Here is a list of 9 best free websites to calculate contrast ratio of two colors as per WACG guidelines.
Using these websites, you’ll be able to find contrast ratio of colors. You will be able to define two different colors and calculate a resulting color contrast ratio. Doing so, you can check out whether the resulting color contrast ratio has a decent visibility and readability (for foreground text) or not as per the WACG 2.0 guidelines.
You can also test that the generated contrast ratios passes the standard contrast ratio threshold as per the WACG 2.0 or not. WACG 2.0 (Web Content Accessibility Guideline 2.0) is actually a set of rules for content accessibility (mainly for people with impairment or color deficiency), and color contrast is one of the aspects of accessibility. The color contrast ratio is measured in two different types of accessibility compliant i.e. AA and AAA.
According to the WACG 2.0, the standard AA ratio for normal text should be at least 4:5:1 and for larger text 3:1, whereas, the standard AAA ratio should be at least 7:1 for normal text and 4:5:1 for larger text. So, using these websites you can generate color contrast and check whether they pass or fail AA and AAA standard ratios.
Snook is a simple website using which you can calculate color contrast ratio by specifying a custom foreground and background color. By defining a custom foreground and background color, you’ll be able to decide whether they exhibit relevant contrast or not when viewed by anyone with color deficiency, or while using a black & white screen for displaying. You can either directly enter the hex code of foreground and background color, or drag the sliders of RGB, Hue, Saturation, and Value to choose a color manually.
Once you’re done choosing colors, the result box will display the sample foreground text along with the background, brightness difference, color difference, colors compliant, contrast ratio, and most importantly, whether the selected colors passes the standard WCAG 2.0 threshold or not (for both AA and AAA compliant), as shown in the above image.
Contrast Checker is another website to calculate and test color contrast ratio as per the standard WACG 2.0 ratio implemented by W3C (World Wide Web Consortium). This website lets you enter any color hex code for the foreground and background or you can use the universal color picker to choose both the colors. The color contrast is displayed with sample text of 12pt and 18pt. The best part of this website is that it displays the color contrast in real-time as you enter the foreground and background color.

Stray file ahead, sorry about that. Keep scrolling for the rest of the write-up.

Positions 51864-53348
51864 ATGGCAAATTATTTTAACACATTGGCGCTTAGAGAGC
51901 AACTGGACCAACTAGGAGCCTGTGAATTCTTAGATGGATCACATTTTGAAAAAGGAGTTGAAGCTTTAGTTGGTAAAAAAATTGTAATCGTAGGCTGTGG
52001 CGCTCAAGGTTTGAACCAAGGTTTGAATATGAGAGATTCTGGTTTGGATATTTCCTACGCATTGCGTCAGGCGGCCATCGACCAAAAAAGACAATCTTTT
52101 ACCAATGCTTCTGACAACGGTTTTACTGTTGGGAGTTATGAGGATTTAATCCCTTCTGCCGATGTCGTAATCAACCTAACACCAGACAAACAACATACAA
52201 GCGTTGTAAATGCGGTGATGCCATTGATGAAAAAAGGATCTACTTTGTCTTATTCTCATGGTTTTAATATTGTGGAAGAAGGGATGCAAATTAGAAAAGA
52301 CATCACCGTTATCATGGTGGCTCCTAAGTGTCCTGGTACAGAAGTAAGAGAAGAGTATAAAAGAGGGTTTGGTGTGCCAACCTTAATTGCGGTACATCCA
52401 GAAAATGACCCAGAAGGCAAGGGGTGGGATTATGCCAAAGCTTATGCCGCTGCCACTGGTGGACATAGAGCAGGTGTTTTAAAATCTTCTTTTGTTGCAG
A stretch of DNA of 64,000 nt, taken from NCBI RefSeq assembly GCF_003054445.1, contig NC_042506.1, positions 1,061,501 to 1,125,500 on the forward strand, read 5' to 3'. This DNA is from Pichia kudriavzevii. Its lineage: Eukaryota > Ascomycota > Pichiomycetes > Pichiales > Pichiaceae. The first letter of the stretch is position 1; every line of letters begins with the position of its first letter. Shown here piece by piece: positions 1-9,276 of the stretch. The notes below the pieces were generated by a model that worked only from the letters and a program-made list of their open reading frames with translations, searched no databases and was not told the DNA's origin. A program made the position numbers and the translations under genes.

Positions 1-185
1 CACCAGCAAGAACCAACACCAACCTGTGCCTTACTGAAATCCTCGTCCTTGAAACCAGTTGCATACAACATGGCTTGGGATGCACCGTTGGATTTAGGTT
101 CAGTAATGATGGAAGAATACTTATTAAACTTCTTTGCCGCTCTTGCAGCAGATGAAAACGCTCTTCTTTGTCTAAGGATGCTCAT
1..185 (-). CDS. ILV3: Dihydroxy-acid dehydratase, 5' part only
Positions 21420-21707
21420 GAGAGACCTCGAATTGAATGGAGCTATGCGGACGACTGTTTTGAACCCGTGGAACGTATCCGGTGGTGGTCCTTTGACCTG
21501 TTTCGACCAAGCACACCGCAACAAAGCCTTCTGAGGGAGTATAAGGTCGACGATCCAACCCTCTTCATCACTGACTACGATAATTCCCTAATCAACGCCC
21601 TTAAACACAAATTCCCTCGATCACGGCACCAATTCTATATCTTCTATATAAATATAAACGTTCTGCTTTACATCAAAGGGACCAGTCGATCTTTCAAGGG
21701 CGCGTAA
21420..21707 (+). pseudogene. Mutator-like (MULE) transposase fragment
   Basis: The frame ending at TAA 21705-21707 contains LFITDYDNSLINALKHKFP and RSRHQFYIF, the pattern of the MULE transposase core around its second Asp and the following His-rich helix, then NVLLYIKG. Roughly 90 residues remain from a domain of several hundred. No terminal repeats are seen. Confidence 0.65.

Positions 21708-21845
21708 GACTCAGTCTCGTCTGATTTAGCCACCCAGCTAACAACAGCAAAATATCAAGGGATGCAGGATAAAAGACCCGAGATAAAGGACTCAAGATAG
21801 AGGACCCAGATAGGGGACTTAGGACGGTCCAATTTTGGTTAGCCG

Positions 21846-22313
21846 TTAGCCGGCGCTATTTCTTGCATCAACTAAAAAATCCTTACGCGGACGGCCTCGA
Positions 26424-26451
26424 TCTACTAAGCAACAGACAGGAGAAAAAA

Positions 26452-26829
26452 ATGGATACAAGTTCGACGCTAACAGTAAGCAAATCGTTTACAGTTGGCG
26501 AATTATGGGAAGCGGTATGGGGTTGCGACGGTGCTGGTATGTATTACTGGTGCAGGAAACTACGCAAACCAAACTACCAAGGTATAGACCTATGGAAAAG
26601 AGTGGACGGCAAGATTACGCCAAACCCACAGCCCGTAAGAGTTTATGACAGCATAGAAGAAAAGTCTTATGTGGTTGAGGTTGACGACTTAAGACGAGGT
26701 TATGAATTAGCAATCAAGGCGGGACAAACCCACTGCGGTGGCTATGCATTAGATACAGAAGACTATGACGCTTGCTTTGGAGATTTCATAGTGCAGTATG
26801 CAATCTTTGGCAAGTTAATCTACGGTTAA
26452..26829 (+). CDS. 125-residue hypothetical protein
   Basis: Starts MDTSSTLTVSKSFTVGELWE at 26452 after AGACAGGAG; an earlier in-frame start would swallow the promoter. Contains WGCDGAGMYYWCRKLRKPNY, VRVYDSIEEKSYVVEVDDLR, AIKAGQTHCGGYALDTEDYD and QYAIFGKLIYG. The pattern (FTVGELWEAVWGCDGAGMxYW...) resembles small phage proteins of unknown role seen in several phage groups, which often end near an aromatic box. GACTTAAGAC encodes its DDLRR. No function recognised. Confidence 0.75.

It also shows that the color contrast ratio generated by you after selecting a foreground and background passes or fails the WACG 2.0 accessibility (AA and AAA) for normal and large text. In addition to that, it will also provide the pass/fail result for color difference based on brightness and its score for how readable is the foreground text for people with color blindness.
ColorSafe is a free website to calculate color contrast ratio with a custom background color and foreground text color. Unlike other similar websites, this one allows you to change the sample text with your own, choose different fonts, font size, and font weight. Apart from that, you can also choose dozens of predefined color palettes for the color of the foreground text. So, to calculate contrast ratio, all you got to do is choose background color, define foreground text styling, and it will display the resulting ratio instantly.
The color contrast ratios generated using this website can also be checked for WACG standard guidelines. For this, you need to select between the accessibility AA and AAA and then compare the current contrast ratio with the goal ratio.
Contrast-A is a pretty useful website that lets you generate color contrasts and check the resulting ratio with a custom background and sample foreground text. On the homepage, you’ll see two different color picker sections A and B from which you can choose the background color and the foreground text color. Apart from that, if you remember the hex code of the colors, then you can enter the codes and generate color contrast ratio. Another useful feature of this website is the “Swap” button that allows you to swap background and foreground colors with just a click instead of picking or entering them manually.